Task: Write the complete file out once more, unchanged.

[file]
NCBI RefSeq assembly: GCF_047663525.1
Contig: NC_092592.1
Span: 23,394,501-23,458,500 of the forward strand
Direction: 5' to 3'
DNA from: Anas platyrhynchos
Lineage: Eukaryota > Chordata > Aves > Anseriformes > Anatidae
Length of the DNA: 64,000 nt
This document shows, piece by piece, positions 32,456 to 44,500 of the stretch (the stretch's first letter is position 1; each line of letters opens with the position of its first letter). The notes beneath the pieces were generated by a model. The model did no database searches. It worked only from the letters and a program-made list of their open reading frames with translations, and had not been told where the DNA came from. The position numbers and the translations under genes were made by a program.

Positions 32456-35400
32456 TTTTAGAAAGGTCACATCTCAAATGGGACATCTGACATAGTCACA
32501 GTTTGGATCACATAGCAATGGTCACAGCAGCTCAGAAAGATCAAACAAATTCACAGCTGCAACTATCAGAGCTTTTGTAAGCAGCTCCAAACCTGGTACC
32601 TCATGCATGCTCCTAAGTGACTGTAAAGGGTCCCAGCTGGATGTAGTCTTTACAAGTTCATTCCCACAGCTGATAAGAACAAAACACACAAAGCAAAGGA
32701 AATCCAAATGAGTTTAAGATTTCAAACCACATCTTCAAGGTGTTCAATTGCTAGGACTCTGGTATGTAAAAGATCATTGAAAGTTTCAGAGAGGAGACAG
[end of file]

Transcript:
NCBI RefSeq assembly: GCF_047663525.1
Contig: NC_092592.1
Span: 23,394,501-23,458,500 of the forward strand
Direction: 5' to 3'
DNA from: Anas platyrhynchos
Lineage: Eukaryota > Chordata > Aves > Anseriformes > Anatidae
Length of the DNA: 64,000 nt
This document shows, piece by piece, positions 32,456 to 44,500 of the stretch (the stretch's first letter is position 1; each line of letters opens with the position of its first letter). The notes beneath the pieces were generated by a model. The model did no database searches. It worked only from the letters and a program-made list of their open reading frames with translations, and had not been told where the DNA came from. The position numbers and the translations under genes were made by a program.

Positions 32456-35400
32456 TTTTAGAAAGGTCACATCTCAAATGGGACATCTGACATAGTCACA
32501 GTTTGGATCACATAGCAATGGTCACAGCAGCTCAGAAAGATCAAACAAATTCACAGCTGCAACTATCAGAGCTTTTGTAAGCAGCTCCAAACCTGGTACC
32601 TCATGCATGCTCCTAAGTGACTGTAAAGGGTCCCAGCTGGATGTAGTCTTTACAAGTTCATTCCCACAGCTGATAAGAACAAAACACACAAAGCAAAGGA
32701 AATCCAAATGAGTTTAAGATTTCAAACCACATCTTCAAGGTGTTCAATTGCTAGGACTCTGGTATGTAAAAGATCATTGAAAGTTTCAGAGAGGAGACAG